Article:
Only thing was, it didn’t work. The girls didn’t stop laughing.

Four days passed and the girls were burning fevers now. Struggling to breathe, eat, sleep. One by one they were rushed to the emergency room. Test after test was run while they lay shackled to their beds to stop them from falling off. Fed through tubes, attached to breathing apparatuses, and monitored around the clock.

Seventeen days. One day longer than the worst of the cases reported in the Tanzanian epidemic. And the girls were still laughing. Eyes tearing, voices broken, mouths salivating like mutts, faces contorted in the most horrific grins, knees jerking, arms flailing, bodies forever convulsing like crash test dummies.

Meanwhile, the “joke” was catching. The girls’ families started laughing first, then their friends, their coworkers. The nurse with the heart tattoo on her ankle who came in quick to change the IV drip. The car guard holding out his hand for tips.

At first the guys upstairs clung to the mass hysteria diagnosis and tried to stem the tide by closing all channels of information. Lawyers were hired to file DMCAs to stop people from streaming all those YouTube clips or posting images in their feeds on social media. This was the Information Age, after all, and the tide couldn’t be turned. So, the government pulled rank, imitated their chums in China, and orchestrated a total web blackout. Our city became data dark. But like Adam and Eve, we couldn’t go back after tasting from the tree. Social media addicts were up in arms, their trigger fingers were itching and twitching, and a new kind of violence, dubbed “withdrawal rage,” swept the masses. Addicts would snap and bring out their fists for as much as a skew look in a queue, and violence stats soared.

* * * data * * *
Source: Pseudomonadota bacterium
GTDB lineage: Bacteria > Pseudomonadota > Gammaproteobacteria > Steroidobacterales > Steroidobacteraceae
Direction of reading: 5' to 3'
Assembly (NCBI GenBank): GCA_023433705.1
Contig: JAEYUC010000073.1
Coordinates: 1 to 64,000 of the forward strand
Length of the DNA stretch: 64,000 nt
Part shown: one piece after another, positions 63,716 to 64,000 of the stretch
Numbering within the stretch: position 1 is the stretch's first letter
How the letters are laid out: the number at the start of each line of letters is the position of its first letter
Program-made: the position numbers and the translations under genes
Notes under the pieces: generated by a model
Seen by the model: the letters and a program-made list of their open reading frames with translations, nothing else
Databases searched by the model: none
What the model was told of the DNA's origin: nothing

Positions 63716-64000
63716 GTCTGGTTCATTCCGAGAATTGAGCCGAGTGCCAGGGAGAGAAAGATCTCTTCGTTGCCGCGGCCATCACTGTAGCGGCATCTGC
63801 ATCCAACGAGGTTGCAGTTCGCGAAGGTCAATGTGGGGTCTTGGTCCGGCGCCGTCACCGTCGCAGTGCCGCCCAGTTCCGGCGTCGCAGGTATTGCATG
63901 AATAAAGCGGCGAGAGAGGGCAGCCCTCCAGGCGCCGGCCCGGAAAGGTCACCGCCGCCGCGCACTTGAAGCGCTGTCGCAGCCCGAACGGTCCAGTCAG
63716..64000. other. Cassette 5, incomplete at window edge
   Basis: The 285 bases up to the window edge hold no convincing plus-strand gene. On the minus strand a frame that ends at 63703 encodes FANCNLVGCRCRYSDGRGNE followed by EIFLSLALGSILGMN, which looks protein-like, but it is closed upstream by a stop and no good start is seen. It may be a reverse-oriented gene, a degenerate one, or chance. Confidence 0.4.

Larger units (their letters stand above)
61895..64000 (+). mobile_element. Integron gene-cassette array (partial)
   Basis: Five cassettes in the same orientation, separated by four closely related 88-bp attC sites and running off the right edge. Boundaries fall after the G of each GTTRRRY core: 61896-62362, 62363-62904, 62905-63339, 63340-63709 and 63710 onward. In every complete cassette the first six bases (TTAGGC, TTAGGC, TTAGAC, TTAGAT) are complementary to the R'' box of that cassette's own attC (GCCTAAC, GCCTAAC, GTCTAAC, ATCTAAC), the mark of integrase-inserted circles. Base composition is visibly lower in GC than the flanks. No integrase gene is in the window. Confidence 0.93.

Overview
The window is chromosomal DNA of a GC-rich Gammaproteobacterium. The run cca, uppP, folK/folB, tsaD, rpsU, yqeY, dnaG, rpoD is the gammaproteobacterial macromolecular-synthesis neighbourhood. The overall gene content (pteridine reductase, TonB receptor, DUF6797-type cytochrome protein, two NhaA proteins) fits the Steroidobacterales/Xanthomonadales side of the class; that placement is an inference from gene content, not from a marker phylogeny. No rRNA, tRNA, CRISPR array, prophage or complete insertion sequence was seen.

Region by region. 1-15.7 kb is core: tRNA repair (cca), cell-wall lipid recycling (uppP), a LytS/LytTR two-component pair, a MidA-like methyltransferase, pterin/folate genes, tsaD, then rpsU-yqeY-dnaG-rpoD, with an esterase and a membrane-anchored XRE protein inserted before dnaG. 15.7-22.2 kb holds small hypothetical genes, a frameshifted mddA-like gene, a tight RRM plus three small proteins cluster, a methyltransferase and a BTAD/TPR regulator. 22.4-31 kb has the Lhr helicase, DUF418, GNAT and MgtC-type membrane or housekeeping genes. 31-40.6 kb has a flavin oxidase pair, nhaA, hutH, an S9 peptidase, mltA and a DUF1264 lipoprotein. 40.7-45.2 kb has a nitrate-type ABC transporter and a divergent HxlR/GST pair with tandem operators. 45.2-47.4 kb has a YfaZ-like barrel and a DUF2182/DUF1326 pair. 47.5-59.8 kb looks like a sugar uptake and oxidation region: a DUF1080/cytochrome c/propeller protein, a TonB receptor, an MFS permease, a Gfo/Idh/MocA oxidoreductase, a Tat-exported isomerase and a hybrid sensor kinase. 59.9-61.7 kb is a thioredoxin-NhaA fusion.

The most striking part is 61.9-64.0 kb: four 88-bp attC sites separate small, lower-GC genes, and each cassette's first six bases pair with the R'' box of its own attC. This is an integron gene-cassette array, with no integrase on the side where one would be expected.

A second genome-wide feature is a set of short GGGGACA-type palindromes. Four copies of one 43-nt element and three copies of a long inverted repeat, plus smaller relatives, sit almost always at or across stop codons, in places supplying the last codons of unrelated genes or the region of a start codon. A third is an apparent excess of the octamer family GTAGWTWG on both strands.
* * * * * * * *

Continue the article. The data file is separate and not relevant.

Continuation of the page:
And along the way, more and more people were cracking up. It’s psychological, it has to be, the experts proclaimed: an extreme response to Third World stressors.

But the girls, the ones the Laughter had chosen first, were now showing other symptoms, too. Their bones disintegrating, their organs turning into soup. And this thing, this mass collective joke, was blowing up in everyone’s faces, with laughter resonating on every street corner, and death following suit.

Today, exactly seven years on, we remember the day that changed our sick city forever. Dorothy, Jennilee, and Andiswa: may you rest in peace. Along with every single soul who followed after. And God, Allah, Vishnu, the government, our ancestors (or whoever we choose to believe in) help us. May we one day find a cure for this curse.